While serving as Chair of the Florida Conference of Black State Legislators, Hill and other members encouraged Florida’s Governor Charlie Crist to issue an Executive Order establishing a Task Force to develop the requirements needed for the State of Florida to begin the process of restoring Civil Rights and streamlining the restoring of Voting Rights to felons who have completed their sentences and all other court ordered requirements. In 2007, the Governor issued an Executive Order that provided for the restoration of the civil rights for certain ex-offenders. Under the rule, the civil rights of ex-offenders who have committed less severe non-violent crimes, and meeting certain requirements, qualify for approval without a hearing.
In 2007, Hill was appointed to a three-year term as an at-Large member to the Executive Board of the National Black Caucus of States Institute (NBCSI). Also, in October 2007, in conjunction with Enterprise Florida, Hill led a trade delegation to South Africa and Namibia, visiting Johannesburg, Pretoria, Bela Bela, Cape Town, East London and Windhoek as a continuation of Florida’s efforts to expand business and cultural partnerships in Southern Africa.
During the 2008 presidential election, Hill was served as Florida’s Co-Chair of the Florida Change Committee (and as a member of the Florida Advisory Council) for Senator Barack Obama’s successful bid for the Presidency. The South Florida Sun-Sentinel included Hill among the five individuals, the “Fave Five,” whom, according to the Sun-Sentinel, then-candidate Barack Obama needed to know in Florida if he wanted to carry the state in the general election. Hill led a state-wide bus tour, ”It’s About Us OBAMA/BIDEN”. He was one of two Democratic state senators selected as electors to cast votes for Obama in 2008. Also in 2008, Hill was elected to a four-year term as a member to the Democratic National Committee and appointed to a four-year term as a member of the Florida Democratic Executive Committee.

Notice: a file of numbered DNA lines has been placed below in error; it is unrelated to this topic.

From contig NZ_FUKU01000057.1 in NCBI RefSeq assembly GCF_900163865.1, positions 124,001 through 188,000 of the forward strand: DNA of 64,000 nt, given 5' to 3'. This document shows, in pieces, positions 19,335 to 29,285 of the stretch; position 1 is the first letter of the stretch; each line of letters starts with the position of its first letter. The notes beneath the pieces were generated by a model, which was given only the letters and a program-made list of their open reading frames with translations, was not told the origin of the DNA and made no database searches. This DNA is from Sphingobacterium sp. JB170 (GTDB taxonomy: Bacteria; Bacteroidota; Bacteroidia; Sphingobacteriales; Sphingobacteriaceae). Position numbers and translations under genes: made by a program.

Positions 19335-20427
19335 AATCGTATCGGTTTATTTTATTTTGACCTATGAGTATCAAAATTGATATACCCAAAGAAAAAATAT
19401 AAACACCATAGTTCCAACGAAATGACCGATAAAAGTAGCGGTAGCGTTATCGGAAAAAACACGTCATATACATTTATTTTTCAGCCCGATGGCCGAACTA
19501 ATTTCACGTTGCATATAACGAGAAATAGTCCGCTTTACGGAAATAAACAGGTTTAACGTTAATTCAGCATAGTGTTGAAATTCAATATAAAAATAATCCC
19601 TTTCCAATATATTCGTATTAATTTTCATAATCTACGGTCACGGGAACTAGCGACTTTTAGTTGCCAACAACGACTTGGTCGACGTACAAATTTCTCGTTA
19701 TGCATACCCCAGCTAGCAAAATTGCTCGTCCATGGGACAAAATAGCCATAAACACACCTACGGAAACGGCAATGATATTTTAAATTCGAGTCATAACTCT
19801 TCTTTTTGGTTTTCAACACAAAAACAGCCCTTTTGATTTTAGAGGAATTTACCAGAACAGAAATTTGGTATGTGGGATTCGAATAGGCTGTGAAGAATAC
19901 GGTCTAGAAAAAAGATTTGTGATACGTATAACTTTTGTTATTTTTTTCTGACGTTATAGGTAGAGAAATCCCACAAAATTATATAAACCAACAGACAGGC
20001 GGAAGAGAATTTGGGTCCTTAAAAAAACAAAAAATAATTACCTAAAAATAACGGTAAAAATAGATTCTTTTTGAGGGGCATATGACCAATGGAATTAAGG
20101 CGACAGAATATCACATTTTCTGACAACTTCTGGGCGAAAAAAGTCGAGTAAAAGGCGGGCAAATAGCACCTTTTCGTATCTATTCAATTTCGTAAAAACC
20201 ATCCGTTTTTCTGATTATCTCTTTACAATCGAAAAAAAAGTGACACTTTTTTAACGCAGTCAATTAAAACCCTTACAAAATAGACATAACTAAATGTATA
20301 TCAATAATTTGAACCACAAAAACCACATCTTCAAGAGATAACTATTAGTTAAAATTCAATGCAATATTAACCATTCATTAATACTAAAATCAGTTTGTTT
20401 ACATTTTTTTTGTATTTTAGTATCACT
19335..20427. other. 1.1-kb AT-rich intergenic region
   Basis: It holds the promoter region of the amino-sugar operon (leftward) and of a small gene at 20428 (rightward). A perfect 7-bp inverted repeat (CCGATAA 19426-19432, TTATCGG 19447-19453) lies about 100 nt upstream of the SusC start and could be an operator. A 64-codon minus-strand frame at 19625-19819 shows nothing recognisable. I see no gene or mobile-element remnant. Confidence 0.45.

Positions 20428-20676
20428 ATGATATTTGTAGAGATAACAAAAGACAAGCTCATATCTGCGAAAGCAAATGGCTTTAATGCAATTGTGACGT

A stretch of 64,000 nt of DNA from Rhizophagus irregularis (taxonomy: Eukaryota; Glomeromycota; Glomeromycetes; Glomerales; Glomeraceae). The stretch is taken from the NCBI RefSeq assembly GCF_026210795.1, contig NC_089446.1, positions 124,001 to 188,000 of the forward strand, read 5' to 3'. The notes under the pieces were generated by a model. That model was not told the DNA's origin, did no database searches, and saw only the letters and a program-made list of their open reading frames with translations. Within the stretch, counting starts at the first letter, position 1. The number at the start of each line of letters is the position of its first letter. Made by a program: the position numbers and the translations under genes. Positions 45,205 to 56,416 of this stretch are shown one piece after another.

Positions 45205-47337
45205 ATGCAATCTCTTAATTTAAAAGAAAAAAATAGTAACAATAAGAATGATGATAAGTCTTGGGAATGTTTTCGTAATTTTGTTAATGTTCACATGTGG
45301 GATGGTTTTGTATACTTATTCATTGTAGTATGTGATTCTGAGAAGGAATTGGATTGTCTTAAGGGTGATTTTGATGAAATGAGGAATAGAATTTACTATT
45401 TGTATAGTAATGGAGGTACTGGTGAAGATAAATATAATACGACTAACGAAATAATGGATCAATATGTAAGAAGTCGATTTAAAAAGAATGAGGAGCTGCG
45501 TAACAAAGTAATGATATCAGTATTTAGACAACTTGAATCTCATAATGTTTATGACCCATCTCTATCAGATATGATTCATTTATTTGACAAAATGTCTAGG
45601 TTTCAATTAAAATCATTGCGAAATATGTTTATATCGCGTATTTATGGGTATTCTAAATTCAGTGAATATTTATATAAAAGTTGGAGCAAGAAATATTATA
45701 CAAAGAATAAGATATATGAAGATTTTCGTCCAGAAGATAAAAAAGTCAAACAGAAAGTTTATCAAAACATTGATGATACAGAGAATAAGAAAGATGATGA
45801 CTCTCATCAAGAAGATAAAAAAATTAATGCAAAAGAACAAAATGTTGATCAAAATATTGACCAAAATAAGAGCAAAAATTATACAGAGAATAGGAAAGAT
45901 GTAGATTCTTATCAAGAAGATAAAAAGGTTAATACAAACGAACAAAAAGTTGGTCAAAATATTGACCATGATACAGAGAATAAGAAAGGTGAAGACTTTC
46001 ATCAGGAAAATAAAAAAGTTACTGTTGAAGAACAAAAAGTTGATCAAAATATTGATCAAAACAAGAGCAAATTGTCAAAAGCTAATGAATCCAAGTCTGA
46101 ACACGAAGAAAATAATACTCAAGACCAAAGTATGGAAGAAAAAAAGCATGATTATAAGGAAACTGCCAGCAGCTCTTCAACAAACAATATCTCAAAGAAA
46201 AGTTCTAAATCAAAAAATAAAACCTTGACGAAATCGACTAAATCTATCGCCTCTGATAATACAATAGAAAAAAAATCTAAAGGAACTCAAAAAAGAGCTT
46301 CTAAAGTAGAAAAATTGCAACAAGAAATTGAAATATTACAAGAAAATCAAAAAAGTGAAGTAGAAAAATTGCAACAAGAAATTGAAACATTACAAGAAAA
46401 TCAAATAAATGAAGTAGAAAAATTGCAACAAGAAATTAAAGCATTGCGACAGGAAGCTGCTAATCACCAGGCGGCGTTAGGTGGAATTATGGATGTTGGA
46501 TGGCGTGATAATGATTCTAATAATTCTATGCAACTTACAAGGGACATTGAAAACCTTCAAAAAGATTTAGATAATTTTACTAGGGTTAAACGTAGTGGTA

In the August 2009 Special Issue of Florida Trend Magazine, Senator Hill was featured as one of the “Must-Know Jacksonville Leaders”, with the quotation “ State Sen. Tony Hill was an early supporter of Barack Obama. He still has Obama’s ear.” In September 2009 the national political magazine Campaign and Elections Magazine included Hill as one of the fifty Democrats in “People of Influence.”
In October 2009, Hill led another delegation to Dakar, Senegal, and the South African cities of Cape Town and Johannesburg. In April 2010, Hill and a delegation of heads of state and key representatives of the African Diaspora traveled to Senegal to celebrate 50 years of independence with Senegalese President Abdoulaye Wade.